We often advise lecturers to use more interesting content on their Moodle sites, rather than just lecture slides, PDFs and so on, but what does that mean in practice and how can lecturers facilitate this and manage their busy schedules?
Videos are an easy way to make sites more visually appealing and are more likely to engage students. We can use videos in two ways: either
(i) source already-created videos, via sites such as Youtube or Box of Broadcasts.
(ii) can create our own.
As an amateur videographer outside of work this is an area I am very interested in. During my time working in the Institute of Criminal Justice Studies I had the chance to interview some extraordinary characters, including government advisers on how to deal with terrorist attacks and ex-convicts who have been successfully rehabilitated into society.
These short interviews provided much better value to students than watching a rerun of a longer lecture. In fact, studies show that the length of the video directly links to how much of the content the student will watch. Whilst this study looks at MOOCs, I strongly believe we can translate this to a Higher Education environment also.
With the introduction of H5P functionality within Moodle we can make these videos interactive and make sure students answer questions to solidify the knowledge they’ve gained by watching them.
The generation of students coming through now have grown up on Youtube and Netflix, and academics are keen to tap into that mindset to provide videos of educational value. There’s various different styles of video to choose from, and I have personally been involved in 7 different ones.
In my current job in the Science and Health Faculty there has been a lot of scope to provide instructional or demonstration videos for specific pieces of equipment in laboratories, for example. Students can watch these videos outside of class, and it saves valuable lab time: students can get on with their work straight away rather than having to get to grips with the equipment.
I think videos also provide a vital link on Distance Learning courses: it’s often a great way for students to connect with the course, especially if the lecturer is happy to do bits to camera. It can humanise the experience if they can see who is teaching them.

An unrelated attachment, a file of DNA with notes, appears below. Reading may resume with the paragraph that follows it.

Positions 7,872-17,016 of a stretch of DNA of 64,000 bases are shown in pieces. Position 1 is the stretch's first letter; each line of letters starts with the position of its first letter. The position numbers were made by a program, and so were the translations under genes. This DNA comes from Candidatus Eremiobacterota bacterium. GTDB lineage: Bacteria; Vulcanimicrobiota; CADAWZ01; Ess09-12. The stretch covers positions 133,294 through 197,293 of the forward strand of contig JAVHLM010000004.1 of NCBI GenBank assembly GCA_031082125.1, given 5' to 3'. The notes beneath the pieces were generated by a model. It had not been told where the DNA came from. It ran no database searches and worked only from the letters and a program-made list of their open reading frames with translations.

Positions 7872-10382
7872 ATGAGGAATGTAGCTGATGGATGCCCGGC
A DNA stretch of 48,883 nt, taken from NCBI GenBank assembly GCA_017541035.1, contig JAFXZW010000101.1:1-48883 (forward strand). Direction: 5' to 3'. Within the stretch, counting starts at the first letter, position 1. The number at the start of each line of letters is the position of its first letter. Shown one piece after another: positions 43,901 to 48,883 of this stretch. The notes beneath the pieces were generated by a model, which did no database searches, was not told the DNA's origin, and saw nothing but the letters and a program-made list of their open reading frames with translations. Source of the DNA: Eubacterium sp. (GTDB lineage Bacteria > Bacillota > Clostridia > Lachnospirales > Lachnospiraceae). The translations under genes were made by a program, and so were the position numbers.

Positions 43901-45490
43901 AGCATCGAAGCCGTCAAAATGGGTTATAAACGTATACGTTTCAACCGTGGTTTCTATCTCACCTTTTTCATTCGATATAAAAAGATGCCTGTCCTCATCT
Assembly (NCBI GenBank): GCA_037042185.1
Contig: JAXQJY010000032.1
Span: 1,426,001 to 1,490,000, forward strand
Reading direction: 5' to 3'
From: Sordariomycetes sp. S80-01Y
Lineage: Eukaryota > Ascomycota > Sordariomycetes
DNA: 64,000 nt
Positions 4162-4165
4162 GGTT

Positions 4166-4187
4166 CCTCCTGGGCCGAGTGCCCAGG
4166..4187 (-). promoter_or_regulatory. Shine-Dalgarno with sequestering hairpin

Students want to feel they get value for money and just providing Powerpoints and PDFs isn’t enough these days. By creating our own in-house videos the students get an almost personalised learning experience. When I started in the Faculty there was some basic camera equipment, but I was able to purchase a higher-spec camera, lapel mics and some small studio lights via senior management. This means that I’m mobile and can go to the lecturer or a location they wish, rather than have everyone go to a dedicated filming space.
Projects currently in the pipeline are a “TV” style video with student presenters introducing pieces about their specific course, including how to present their poster assessment in front of a panel on a Pharmacy course; this will be invaluable for first-year students.
Looking to the future there have already been requests for my services on field trips for geography-type courses. This means we can increase the accessibility of these courses for students who, for various reasons, might be unable to get onto these trips. Having a short video on how to conduct experiments on soil, for example, means these students will have a similar experience to those who go on the trips. Ultimately, as an institution, we should be striving for all of our students to have consistent learning experiences and by creating short videos we can go some way to achieving that.